Rushdie returns to the used-thing theme: "Mr Nesin did not see me as a combatant. For him, my work was simply a weapon, to use as he saw fit. I cannot avoid the conclusion that he and his associates did what they did, under the cover of free-speech rhetoric, precisely to provoke the violent confrontation that has now resulted. They wanted to bring matters to a head. Now, it seems, they have got more than they bargained for."

This is exactly the line taken by the Turkish government in its attack on Nesin.

The World According to Rushdie

Time for the judicious coda, which Rushdie duly imparts: "However, no matter how great our contempt for Nesin and his cronies, we must not fail to lay the blame for these horrible killings where they truly belong.... I am utterly appalled by these God-driven mobs and by their wild lust for the blood of unbelievers, and so, in spite of all his mischief-making, I send my grief, my sympathy, and my outraged support to the families of the dead; to all those who fight against religious bigots; even those who have done so with such lack of concern for my own fight; yes, even to Mr Aziz Nesin." Rushdie calls on the leaders of the G-7 industrial nations gathered in Tokyo to denounce terrorism.

Apparently, it's O.K. to make fine statements in Paris and not so O.K. to get up the noses of the Muslim fanatics in Istanbul or Sivas, where so many of those "cronies" perished in the flames a few hours before the well-guarded Rushdie sat down at his typewriter. The entire manner in which Rushdie's piece was written and presented in The Observer amounted to spiteful abuse of the Turkish secularists. One would have thought that whatever his sense of self-importance and injury, Rushdie might have concluded that the immediate aftermath of a murderous onslaught on his intellectual allies was not the moment for vindictive recrimination.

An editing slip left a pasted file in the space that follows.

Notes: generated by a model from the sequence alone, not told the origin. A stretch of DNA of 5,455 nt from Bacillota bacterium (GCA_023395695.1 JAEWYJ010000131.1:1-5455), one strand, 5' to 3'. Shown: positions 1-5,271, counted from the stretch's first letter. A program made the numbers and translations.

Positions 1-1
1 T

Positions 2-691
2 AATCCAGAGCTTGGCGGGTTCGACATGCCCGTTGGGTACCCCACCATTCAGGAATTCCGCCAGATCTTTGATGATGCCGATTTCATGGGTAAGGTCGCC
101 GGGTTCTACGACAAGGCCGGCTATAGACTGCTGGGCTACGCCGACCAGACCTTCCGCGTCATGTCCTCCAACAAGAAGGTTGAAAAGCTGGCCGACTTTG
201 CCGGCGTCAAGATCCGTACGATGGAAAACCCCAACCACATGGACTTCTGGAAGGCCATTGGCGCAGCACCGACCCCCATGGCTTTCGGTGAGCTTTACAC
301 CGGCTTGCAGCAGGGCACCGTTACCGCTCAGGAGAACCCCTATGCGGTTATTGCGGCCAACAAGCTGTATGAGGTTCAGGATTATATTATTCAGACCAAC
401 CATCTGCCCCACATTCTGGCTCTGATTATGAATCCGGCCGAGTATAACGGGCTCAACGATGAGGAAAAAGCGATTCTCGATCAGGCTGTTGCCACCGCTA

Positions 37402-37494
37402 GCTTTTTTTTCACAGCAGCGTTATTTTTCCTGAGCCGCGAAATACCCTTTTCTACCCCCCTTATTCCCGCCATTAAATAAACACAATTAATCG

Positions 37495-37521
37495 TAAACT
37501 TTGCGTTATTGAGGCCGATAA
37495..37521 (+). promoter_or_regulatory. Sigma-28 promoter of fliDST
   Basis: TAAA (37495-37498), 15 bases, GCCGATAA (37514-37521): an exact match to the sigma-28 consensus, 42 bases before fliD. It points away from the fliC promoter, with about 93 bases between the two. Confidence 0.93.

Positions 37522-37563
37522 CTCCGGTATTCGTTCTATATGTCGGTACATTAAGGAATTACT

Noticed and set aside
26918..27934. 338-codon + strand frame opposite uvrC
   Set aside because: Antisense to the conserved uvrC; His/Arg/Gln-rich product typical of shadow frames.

Rushdie's reaction aroused some indignation in Istanbul. "This is a very serious matter," Tonak said to me. "People here are trying to defend his rights and are taking enormous risks in doing so. The Satanic Verses is still officially banned, and Aydinlik was already attacked by fundamentalists when it started to serialized Rushdie's book. It would have been far better if Rushdie had expressed his full support for these intellectuals."

Four days after his escape from the hotel in Sivas, Aziz Nesin gave me his reaction to Rushdie's commentary, as well as his own reflections on the Sivas affair:

"I have read Rushdie's recent piece in The Observer and am planning a full response. But this much must be known. Aydinlik did not publish excepts from The Satanic Verses on accounts of their literary value. We did it as a statement against the Turkish government's censorship. Also, I consider their publication an additional weapon in our struggle against reactionaries and fundamentalists in Turkey. This is the political context that I care about and within which I operate.

"I had met Rushdie in London and discussed the possibility of publishing his book in Turkish. I do not think he is a great writer. Moreover, he is afraid of the threats by Iranians. He stopped defending his work, and instead apologized to the fanatics. He is a renegade. The only thing he lately cares for is whether he receives his copyright fees or not. Obviously, I am ready to make these payments."